Mathematical models of criminal careers: deriving and testing quantitative predictions

David P. Farrington, John F. MacLeod, Alex R. Piquero

Research output: Contribution to journalReview ArticleResearchpeer-review

18 Citations (Scopus)


Theories in criminology rarely make exact quantitative predictions that can be tested empirically. This article reviews mathematical models of criminal careers, which are simple theories that fit a wide variety of empirical data. It focuses on the work of Blumstein and his colleagues in the 1980s and on the more recent research of MacLeod, Grove, and Farrington. Criminal career data can be fitted by simple assumptions specifying that the frequency of offending and the probability of recidivism are constant over time and that there are two or three categories of offenders who differ in these parameters. These theories also predict future offending. It is useful to build on these simple mathematical models to predict a wider range of criminological results and convert criminology into a more predictive and accurate science.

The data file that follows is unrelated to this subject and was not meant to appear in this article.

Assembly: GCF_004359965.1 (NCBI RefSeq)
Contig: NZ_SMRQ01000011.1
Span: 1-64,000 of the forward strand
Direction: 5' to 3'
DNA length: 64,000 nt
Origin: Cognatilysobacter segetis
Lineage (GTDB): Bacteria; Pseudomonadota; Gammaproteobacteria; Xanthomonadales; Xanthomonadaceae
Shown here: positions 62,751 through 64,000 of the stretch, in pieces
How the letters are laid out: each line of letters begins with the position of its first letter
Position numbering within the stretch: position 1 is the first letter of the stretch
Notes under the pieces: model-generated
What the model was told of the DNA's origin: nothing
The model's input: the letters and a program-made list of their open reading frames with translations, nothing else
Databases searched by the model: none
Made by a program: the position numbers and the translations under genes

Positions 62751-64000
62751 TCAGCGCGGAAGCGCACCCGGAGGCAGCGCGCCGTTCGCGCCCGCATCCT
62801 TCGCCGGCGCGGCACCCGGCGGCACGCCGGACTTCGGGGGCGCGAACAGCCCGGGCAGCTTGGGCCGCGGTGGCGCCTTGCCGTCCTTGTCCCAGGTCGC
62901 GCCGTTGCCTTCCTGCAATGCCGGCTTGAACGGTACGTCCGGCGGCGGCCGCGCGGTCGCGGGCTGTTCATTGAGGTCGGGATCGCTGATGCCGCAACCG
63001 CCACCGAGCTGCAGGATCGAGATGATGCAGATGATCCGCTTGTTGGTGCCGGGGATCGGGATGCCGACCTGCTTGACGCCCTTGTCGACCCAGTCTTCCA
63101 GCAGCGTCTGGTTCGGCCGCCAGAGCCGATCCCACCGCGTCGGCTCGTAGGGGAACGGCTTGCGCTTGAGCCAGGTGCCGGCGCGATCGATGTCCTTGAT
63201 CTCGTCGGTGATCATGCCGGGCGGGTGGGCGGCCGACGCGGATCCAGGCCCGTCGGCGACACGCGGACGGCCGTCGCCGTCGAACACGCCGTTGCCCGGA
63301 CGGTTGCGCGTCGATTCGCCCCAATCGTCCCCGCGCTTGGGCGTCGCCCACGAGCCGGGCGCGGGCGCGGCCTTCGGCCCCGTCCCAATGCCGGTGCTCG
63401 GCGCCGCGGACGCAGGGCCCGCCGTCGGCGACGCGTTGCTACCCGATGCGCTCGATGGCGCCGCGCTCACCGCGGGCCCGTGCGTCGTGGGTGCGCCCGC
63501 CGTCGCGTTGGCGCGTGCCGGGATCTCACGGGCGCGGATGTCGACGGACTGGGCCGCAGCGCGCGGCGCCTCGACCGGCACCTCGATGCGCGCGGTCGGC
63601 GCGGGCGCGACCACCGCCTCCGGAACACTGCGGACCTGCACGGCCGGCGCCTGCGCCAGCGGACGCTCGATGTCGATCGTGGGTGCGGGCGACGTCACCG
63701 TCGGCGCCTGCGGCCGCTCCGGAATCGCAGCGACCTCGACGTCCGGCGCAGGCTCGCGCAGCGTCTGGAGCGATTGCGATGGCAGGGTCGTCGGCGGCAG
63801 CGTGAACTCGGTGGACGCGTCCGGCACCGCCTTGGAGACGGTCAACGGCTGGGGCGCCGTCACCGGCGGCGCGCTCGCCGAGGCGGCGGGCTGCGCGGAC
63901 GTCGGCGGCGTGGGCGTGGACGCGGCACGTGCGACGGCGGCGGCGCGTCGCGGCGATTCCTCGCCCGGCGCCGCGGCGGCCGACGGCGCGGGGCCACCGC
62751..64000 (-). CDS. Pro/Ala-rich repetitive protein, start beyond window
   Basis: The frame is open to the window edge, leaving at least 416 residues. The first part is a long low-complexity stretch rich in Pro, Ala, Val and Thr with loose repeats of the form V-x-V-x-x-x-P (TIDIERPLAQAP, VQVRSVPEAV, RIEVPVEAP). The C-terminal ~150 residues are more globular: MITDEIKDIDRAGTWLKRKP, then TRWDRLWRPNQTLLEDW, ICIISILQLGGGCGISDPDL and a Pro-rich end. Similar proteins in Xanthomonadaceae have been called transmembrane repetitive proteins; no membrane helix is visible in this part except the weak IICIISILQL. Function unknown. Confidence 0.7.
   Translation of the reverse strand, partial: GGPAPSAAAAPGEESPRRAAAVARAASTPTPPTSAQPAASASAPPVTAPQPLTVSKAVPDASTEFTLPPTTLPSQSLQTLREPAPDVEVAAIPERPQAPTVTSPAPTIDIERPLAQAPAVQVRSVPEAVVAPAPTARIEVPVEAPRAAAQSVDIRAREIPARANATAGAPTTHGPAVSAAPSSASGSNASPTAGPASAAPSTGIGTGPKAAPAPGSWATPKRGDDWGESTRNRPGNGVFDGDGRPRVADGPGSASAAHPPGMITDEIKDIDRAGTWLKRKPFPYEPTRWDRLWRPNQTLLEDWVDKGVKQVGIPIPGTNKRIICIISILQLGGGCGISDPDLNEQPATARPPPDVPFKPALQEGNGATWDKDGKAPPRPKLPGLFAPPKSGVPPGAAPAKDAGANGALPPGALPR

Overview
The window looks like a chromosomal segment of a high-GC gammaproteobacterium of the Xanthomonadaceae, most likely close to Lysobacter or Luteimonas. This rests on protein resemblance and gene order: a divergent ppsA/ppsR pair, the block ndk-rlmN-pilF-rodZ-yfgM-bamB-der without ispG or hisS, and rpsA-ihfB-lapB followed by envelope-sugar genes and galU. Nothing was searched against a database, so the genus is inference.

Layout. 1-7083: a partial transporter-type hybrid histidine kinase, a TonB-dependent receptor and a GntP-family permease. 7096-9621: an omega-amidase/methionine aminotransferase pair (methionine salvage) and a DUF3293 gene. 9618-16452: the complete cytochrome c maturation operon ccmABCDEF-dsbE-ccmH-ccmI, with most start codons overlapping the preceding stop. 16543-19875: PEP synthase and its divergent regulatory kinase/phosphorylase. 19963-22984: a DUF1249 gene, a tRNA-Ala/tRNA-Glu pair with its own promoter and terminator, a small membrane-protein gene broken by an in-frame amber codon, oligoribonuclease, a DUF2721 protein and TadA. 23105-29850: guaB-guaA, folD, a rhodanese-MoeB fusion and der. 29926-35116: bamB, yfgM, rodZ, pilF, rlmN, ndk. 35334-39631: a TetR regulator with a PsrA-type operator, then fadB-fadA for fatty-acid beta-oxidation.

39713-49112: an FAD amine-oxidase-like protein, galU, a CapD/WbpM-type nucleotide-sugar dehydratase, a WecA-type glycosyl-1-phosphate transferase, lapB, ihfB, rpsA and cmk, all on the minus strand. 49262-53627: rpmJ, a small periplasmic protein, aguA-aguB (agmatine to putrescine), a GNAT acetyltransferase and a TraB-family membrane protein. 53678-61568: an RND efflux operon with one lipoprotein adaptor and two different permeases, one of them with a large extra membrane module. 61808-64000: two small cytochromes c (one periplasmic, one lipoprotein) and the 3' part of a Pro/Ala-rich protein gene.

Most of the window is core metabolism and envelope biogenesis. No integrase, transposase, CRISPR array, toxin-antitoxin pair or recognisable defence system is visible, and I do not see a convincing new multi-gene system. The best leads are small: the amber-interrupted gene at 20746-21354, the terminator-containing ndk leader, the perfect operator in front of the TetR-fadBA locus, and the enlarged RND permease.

Original languageEnglish
Pages (from-to)336-355
Number of pages20
JournalJournal of Research in Crime and Delinquency
Issue number3
Publication statusPublished - May 2016
Externally publishedYes


  • age–crime curve
  • criminal careers
  • mathematical models
  • offending frequency
  • recidivism probability

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